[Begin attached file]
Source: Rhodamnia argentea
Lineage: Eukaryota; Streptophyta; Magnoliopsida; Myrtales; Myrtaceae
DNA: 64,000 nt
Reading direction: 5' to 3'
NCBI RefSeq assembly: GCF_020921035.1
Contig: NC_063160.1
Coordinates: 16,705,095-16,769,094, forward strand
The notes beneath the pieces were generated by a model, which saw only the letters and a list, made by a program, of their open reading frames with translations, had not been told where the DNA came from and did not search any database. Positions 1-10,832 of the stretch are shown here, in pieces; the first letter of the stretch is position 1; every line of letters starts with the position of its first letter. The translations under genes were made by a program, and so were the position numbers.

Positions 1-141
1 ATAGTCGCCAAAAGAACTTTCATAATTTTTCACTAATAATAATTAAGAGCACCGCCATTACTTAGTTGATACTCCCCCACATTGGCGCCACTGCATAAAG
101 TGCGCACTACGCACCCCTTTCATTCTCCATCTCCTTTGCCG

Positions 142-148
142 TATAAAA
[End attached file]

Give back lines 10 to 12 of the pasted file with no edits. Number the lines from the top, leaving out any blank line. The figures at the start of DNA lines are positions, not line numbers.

1 ATAGTCGCCAAAAGAACTTTCATAATTTTTCACTAATAATAATTAAGAGCACCGCCATTACTTAGTTGATACTCCCCCACATTGGCGCCACTGCATAAAG
101 TGCGCACTACGCACCCCTTTCATTCTCCATCTCCTTTGCCG

Positions 142-148